While the US economy is showing some hopeful signs of strength, caution is warranted because results from the first quarter are distorted by the unseasonably warm winter. The loose monetary policies of the Federal Reserve and the other major central banks may also continue their rollercoaster ride through the markets. The banks keep trying to get the economy on track through the "wealth effect," whereby a rising stock market purportedly induces households to spend more despite underlying weak economies.
Job openings fell 81,000 to 3.46 million in January after a 266,000 pop in December, making it the third decline in the past four months. New hires also fell 30,000 to 4.16 million in January, the second consecutive decline on top of the 80,000 drop in December and down three of the past four months. The silver lining is that total layoffs in January amounted to 1.646 million, down 39,000 from December after an 85,000 decline in that month. Layoffs have dropped, which is great news, but so has the level of people voluntarily leaving their jobs to search for greener pastures, falling 36,000 in January and down now by 76,000 since the end of last year's third quarter, indicating falling worker confidence.
While the employment situation is appearing to improve, the decline in productivity is concerning. Employment is rising, but productivity and GDP growth are falling. Corporate America will not let productivity rates contract indefinitely, so just as we saw last year, the gains seen in the first quarter could be eaten away in the second quarter. From a historical perspective, every time productivity contracts, company hiring trends slow noticeably. Finally, although we are seeing some indications of positive movement, it is still frustratingly slow relative to historical norms as the chart above illustrates. I highly recommend the March 12 article from the Financial Times: "The US labour market is still a shambles" by Nobel Prize winner Joseph Stiglitz.
US existing-home sales fell by 0.9% in February, surprising the consensus, which anticipated a 1.3% month-over-month increase. Overall home inventory rose to 2.43 million by the end of the month. However, January total sales saw an upward revision, and February sales were still 8.8% higher year-over-year. January and February existing-home sales activity also delivered the strongest first two months of a year since 2007.
On the other hand, the chart below shows that new one-family homes for sale in the US don't appear to be in recovery mode yet.
In February, 21 states saw an increase in foreclosures year-over-year, according to Realty Track. According to data through December 2011, released February 28 for the S&P/Case-Shiller Home Price Indices, the leading measure of US home prices showed that all three headline composites ended 2011 at new index lows.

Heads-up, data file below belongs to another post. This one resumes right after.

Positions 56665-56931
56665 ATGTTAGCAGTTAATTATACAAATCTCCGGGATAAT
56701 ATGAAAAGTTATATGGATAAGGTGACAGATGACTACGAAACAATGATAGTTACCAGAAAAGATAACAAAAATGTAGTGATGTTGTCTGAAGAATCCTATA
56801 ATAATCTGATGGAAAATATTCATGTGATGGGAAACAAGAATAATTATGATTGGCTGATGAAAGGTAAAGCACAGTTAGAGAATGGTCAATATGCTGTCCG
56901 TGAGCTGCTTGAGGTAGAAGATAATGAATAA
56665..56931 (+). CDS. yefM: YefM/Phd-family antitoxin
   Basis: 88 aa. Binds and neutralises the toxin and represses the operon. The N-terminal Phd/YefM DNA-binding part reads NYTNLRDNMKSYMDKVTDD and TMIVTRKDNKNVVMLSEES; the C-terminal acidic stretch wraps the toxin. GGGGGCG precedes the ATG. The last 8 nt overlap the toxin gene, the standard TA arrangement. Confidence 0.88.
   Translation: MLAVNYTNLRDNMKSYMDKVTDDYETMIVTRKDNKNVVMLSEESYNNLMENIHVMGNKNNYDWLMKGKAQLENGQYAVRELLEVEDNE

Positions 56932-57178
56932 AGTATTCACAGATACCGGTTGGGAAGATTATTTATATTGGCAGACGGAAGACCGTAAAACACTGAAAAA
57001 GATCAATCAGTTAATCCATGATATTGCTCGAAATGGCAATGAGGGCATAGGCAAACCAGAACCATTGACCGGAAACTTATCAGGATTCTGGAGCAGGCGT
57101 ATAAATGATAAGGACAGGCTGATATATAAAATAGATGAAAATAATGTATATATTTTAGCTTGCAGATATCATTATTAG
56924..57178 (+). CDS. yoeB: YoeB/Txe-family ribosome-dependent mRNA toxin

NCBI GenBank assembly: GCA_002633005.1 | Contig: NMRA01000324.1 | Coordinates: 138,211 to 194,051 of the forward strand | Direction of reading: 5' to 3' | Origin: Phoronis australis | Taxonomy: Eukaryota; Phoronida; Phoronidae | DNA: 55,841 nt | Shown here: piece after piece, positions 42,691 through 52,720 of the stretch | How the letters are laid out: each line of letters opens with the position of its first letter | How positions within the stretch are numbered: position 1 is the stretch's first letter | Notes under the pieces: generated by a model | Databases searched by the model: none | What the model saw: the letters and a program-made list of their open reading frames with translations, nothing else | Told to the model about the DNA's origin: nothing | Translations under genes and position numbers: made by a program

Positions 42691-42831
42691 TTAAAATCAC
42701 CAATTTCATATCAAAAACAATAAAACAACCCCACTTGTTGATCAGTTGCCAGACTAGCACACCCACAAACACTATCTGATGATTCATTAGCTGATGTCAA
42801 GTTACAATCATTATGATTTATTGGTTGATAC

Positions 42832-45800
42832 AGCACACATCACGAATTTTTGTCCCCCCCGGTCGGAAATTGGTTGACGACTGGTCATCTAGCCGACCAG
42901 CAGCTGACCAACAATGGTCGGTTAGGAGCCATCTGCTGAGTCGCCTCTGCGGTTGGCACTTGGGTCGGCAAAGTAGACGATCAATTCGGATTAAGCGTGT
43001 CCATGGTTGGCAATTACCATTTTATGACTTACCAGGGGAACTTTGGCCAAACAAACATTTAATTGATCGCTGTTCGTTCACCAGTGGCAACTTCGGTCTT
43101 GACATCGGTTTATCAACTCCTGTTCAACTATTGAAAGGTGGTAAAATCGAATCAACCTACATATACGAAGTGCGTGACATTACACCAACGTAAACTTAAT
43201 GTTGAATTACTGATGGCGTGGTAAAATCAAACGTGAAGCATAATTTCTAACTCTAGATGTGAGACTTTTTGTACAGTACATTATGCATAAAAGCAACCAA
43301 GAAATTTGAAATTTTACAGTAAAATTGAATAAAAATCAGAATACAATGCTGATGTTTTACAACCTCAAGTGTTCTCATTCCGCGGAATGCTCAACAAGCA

The national composite fell by 3.8% during the fourth quarter of 2011 and was down 4.0% versus the fourth quarter of 2010. Both the 10- and 20-City Composites fell by 1.1% in December over November, and posted annual returns of -3.9% and -4.0% versus December 2010, respectively. These are worse than the -3.8% annual rate reported for November. With these latest data, all three composites are at their lowest levels since the housing crisis began in mid-2006. Bottom line: The largest asset for most households is not yet in an established recovery, which is necessary for sustained improvement in household finances that leads to consumer spending and economic growth.
Retail sales in February rose 1.1%. The market got particularly giddy about the upwardly revised 0.6% gain in January (originally reported as +0.4%). Real GDP growth in Q1 may be closer to a 2% annual rate than 1%. This represents a slowing from 3% in Q4, which appears to be of little import to the bulls.
While the market got giddy, it is important to go deeper. Retail sales represent only 40% of consumer spending. Real consumer spending is barely growing if we add in spending on services, which is the majority of household outlays. Utility spending has dropped dramatically in recent months due to the warmest winter in some 17 years, generating a huge windfall of approximately $40 billion in savings. That money has gone straight into retail purchases, but this is not a sustainable source of savings. Bottom line: Headlines can be misleading, as there is usually more to the story.
The New York Empire Index improved in March at 20.21 from February at 19.53. (This index is a regional economic indicator published by the Federal Reserve Bank of New York and released around the middle of the month. It's considered to be an indicator of economic conditions in one of the most populated states in the US.) March represents the sixth improvement in a row and the best level since June 2010. The Philadelphia Fed also rose to an 11-month high of 12.5 from 10.2, but there were indications of slippage in the ISM index to a six-month low of 50.3 from 51.2. Unfortunately in both the Philly and Empire orders slipped as did shipments -- a six-month low for Philly. Bottom line: There are reasons for optimism in domestic manufacturing.
See Don't Be Fooled by Modest Economic Improvements.